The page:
Course educates Geosciences and AOS students in the responsible conduct of research using case studies appropriate to these disciplines. This discussion-based course focuses on issues related to the use of scientific data, publication practices and responsible authorship, peer review, research misconduct, conflicts of interest, the role of mentors & mentees, issues encountered in collaborative research and the role of scientists in society. Successful completion is based on attendance, reading, and active participation in class discussions. Course satisfies University requirement for RCR training.
Responsible Conduct of Research in Geosciences (Half-Term)
Instructors: Leo Donner, Thomas S. Duffy, Stephan Andreas Fueglistaler, Gerta Keller, Sonya Allayne Legg, Tullis C. Onstott, Samuel George H. Philander, Jorge Louis Sarmiento, Blair Schoene, Jeroen Tromp, Gabriel Andres Vecchi, Rong Zhang
Natural gas phase and heterogeneous chemistry in the troposphere and stratosphere, with a focus on elementary chemical kinetics; photolysis processes; oxygen, hydrogen, and nitrogen chemistry; transport of atmospheric trace species; tropospheric hydrocarbon chemistry and stratospheric halogen chemistry; stratospheric ozone destruction; local and regional air pollution, and chemistry-climate interactions are studied.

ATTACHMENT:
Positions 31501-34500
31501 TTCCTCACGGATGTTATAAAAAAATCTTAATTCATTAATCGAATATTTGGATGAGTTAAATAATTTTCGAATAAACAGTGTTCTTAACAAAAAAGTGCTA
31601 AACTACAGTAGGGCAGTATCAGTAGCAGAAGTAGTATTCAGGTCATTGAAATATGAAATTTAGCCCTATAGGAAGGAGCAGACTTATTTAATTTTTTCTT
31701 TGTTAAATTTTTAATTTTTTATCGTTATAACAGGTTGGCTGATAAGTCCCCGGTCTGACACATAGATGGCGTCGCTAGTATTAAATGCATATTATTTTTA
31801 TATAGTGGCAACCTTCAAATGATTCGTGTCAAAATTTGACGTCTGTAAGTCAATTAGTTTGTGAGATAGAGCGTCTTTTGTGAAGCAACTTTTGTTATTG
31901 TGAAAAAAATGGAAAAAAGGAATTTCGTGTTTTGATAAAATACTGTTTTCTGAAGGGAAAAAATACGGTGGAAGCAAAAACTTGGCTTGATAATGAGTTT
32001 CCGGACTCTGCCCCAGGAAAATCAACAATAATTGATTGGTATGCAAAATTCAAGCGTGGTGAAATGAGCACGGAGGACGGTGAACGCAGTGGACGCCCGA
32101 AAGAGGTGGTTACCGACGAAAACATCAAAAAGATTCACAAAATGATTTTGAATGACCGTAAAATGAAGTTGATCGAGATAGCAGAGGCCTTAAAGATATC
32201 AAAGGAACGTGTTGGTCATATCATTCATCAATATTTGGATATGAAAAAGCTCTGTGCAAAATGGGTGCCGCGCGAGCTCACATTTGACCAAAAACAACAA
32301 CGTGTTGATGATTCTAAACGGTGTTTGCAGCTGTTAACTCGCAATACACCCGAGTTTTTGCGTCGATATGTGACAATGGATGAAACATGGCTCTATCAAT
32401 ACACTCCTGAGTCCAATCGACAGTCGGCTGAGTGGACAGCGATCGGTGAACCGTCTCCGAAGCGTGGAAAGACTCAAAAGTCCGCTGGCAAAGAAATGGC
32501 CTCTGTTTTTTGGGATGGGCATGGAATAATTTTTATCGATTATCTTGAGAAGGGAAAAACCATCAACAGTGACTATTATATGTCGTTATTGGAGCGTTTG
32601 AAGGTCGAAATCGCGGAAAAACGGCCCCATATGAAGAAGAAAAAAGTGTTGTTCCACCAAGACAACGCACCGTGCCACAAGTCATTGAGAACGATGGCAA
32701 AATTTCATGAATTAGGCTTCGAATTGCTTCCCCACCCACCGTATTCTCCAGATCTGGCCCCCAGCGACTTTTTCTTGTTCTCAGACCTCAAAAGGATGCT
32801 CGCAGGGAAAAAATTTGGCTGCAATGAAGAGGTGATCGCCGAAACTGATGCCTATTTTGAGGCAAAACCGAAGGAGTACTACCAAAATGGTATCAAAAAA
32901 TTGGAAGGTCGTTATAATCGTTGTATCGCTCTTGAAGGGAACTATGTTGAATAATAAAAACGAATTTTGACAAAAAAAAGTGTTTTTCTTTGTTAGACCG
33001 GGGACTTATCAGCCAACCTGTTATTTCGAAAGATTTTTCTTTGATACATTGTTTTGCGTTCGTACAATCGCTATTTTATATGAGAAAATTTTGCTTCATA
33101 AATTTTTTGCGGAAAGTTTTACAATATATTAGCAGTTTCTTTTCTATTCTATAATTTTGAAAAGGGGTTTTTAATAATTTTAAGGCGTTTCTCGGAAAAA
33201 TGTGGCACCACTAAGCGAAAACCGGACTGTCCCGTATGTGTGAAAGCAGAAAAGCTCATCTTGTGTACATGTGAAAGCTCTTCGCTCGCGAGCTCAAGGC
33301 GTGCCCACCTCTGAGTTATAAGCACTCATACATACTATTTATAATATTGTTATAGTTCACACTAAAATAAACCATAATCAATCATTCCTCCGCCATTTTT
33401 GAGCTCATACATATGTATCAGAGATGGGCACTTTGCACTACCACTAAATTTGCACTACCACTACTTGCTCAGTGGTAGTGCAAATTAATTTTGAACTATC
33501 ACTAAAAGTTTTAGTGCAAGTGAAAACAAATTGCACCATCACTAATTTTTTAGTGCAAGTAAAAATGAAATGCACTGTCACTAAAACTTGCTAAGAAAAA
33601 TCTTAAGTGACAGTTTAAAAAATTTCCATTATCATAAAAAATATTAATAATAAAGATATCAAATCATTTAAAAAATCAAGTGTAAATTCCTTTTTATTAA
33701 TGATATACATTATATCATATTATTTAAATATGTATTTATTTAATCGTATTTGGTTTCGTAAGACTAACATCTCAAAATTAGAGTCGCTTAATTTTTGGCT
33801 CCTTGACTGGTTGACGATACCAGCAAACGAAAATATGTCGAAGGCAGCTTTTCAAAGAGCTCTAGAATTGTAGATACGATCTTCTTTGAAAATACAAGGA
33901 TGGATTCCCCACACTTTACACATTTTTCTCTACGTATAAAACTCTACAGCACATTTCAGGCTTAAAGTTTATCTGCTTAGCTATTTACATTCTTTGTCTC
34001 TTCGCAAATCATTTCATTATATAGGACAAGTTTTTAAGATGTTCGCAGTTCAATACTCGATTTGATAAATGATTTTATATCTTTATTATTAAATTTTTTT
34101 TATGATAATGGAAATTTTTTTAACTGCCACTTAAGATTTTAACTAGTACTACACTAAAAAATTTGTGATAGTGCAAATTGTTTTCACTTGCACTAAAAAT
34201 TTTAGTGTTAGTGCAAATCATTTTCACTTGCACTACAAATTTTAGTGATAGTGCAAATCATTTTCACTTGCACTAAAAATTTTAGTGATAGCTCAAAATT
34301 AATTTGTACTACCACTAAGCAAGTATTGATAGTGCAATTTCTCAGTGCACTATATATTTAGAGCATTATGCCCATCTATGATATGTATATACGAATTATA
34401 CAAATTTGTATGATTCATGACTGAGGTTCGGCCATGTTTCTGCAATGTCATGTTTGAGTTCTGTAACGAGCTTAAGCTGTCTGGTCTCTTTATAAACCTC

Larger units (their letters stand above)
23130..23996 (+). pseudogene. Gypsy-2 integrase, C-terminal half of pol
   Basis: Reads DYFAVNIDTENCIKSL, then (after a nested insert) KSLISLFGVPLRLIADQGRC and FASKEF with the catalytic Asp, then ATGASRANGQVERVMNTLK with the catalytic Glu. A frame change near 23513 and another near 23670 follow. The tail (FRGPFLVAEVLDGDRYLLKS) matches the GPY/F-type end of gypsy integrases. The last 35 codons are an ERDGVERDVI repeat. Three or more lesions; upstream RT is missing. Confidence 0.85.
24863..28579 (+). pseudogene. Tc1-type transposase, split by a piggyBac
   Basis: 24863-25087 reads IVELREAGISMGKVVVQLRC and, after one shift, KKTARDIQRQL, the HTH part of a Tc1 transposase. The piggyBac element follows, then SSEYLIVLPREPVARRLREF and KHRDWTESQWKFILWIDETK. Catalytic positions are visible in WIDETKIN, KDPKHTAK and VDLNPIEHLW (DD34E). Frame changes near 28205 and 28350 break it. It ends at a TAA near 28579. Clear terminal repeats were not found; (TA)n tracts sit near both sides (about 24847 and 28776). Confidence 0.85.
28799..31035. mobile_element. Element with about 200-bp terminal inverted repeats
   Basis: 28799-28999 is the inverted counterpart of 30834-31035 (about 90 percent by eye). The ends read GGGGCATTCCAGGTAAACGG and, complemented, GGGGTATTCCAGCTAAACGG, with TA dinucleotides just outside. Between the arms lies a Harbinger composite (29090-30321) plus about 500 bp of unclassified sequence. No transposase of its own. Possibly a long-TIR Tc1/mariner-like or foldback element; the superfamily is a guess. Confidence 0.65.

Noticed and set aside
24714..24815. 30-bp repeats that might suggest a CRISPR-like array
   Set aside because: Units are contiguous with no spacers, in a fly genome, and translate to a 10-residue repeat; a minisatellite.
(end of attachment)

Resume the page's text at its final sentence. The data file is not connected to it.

Instructors: Larry Wayne Horowitz
Atmospheric Thermodynamics and Convection
Thermodynamics of water-air systems. Overview of atmospheric energy sources and sinks. Planetary boundary layers. Closure theories for atmospheric turbulence. Cumulus convection. Interactions between cumulus convection and large-scale atmospheric flows. Cloud-convection-radiation interactions and their role in the climate system.
Instructors: Leo Donner
Instabilities in Fluids: Linear and Non-Linear Analysis of Waves and Patterns in the Environment
This course describes natural patterns arising from instabilities in nature, and discusses their importance in the environment. We analyze phenomena at various scales, as diverse as wave breaking at the ocean surface, internal mixing in the atmosphere and the ocean, volcanic plumes, convection cells in the atmosphere, the break-up of fluid ligaments or bubble bursting at an interface. The course details mathematical tools (linear and non-linear stability analysis, symmetry arguments, solutions to non-linear equations such as shocks and solitons), as well as present laboratory and numerical demonstration of the instabilities.
Instructors: Luc Deike
Atmospheric and Oceanic Wave Dynamics
Observational evidence of atmospheric and oceanic waves; laboratory simulation. Surface and internal gravity waves; dispersion characteristics; kinetic energy spectrum; critical layer; forced resonance; instabilities. Planetary waves: scale analysis; physical description of planetary wave propagation; reflections; normal modes in a closed basin. Large-scale barclinic and barotropic instabilities. Eady and Charney models for barclinic instability, and energy transfer.
Instructors: Sonya Allayne Legg